And, for that final bit of realism, I'll confess to you that I decorated the base with dirt from an actual grave and had graveyard dirt in the base itself, kneaded into the Sculpey before I textured and baked the base. It makes me smile knowing that this unusual take on the Monster Scenes Victim is actually 'grounded in reality.'"


Born in 1960, James grew up in a small town, population a mere 750. And even though the nearest store to carry model kits was some 20 miles away from his home, he nonetheless managed to build an impressive collective of Aurora monsters.

In 1971, at the age of 11, James discovered Aurora's gift to creative model makers: Monster Scenes! The boldly proclaimed features, snap-together and customizable meant no more glue bombs on James' workbench. He received the Dr. Deadly kit as a birthday then used some birthday cash to purchase The Victim. He wasn't sure if the Nabisco backlash hit his sleepy little town but, for whatever the reason, the Monster Scenes kits quickly disappeared from local store shelves within a few months. He was able to add Gruesome Goodies to his modest collection, having had more fun with those three kits that any others in his miniature monster museum. Alas, eventually all of his Aurora kits were met with parental disfavor and disposal though he never forgot those three incredible and inspirational Monster Scenes gems.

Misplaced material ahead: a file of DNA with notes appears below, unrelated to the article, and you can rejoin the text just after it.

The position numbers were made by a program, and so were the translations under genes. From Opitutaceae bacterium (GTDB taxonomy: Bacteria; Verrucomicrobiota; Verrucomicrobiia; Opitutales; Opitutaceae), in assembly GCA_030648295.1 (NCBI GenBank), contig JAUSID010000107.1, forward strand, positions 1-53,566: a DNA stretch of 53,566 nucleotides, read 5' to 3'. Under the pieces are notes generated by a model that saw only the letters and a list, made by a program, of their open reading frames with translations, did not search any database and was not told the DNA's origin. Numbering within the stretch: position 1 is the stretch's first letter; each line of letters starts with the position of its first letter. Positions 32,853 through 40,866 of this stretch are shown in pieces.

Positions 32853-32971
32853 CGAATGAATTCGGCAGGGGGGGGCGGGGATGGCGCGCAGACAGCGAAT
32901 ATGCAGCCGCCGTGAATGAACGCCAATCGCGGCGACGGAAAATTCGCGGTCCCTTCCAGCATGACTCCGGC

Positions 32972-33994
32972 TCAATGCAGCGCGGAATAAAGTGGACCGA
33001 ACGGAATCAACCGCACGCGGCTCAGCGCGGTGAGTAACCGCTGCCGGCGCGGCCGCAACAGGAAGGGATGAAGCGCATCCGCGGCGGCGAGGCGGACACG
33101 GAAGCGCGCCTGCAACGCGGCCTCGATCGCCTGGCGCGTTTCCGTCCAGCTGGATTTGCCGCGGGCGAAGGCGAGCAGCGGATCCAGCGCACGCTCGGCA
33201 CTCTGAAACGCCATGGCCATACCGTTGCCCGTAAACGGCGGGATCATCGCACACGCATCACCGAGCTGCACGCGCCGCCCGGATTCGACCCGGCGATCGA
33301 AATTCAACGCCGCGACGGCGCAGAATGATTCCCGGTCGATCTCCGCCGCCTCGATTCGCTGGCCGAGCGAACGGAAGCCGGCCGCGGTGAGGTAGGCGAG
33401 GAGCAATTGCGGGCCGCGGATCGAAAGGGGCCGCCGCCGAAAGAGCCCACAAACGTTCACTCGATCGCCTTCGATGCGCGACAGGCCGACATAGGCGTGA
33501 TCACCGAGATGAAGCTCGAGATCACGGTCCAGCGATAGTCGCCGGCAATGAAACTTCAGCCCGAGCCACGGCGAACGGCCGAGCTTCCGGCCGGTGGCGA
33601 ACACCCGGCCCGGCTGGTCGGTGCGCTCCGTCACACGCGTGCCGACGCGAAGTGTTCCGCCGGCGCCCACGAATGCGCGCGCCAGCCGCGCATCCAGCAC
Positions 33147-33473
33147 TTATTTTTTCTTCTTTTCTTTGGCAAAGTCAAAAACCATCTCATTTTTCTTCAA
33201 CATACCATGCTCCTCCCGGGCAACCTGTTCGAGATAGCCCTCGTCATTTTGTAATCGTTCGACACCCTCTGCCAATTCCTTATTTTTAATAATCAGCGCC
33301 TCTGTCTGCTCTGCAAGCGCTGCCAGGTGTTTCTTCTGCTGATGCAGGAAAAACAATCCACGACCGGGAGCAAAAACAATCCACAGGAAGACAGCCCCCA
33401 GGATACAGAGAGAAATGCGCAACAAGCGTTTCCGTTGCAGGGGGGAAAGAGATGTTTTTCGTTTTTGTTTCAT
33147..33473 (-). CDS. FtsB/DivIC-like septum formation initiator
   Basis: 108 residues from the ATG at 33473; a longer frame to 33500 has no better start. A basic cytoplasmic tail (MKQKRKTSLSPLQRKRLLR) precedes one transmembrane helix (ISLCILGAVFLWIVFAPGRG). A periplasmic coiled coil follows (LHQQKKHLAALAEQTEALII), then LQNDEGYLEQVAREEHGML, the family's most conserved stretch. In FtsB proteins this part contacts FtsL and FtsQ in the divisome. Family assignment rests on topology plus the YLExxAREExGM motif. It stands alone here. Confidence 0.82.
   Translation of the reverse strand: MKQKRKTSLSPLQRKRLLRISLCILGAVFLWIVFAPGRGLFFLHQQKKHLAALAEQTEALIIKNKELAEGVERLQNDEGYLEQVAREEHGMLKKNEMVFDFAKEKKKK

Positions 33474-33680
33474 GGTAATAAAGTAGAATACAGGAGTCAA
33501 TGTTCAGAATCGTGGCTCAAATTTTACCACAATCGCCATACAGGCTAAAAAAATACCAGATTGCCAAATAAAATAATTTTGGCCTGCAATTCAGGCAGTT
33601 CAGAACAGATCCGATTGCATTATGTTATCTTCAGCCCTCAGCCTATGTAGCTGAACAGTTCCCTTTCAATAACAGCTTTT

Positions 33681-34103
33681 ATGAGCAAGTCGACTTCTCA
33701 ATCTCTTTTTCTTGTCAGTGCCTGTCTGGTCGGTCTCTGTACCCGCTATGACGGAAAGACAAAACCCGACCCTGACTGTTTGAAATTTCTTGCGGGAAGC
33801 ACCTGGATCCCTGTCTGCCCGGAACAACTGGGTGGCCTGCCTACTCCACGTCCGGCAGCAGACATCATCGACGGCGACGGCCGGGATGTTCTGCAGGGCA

Fast forward to the late-1980s and James would awake from a two-decade suspension of modeling. Like most genre modelers, he discovered vinyl and resin figure kits though he again longed for some good old fashioned styrene satisfaction. Polar Lights stoked his creative coals but never quite recaptured the Aurora mythos. Then, along came Moebius Models and the unexpected announcement of the return of Monster Scenes! After more than 30 years of accumulated modeling skills, James could now unleash on his beloved kit series like never before. Naturally, he purchased multiple of each Monster Scenes kit, enjoy out-of-the-box build-ups just to reacquaint himself with some old friends. Conversion was on his mind, however, prompting his creation of the zombified Victim.

James is thankful to Dencomm and Moebius for reuniting him with his most favored kits of all time. He's also hopeful that a new generation can also enjoy some of that old magic that still has the power to enrapture creative minds. By his own efforts here, James is hopeful that his unusual renditions will add to the revered (and sometimes reviled) Monster Scenes history.

2010 Dencomm.  No content may be reprinted or re-purposed, in whole or in part, without express written permission.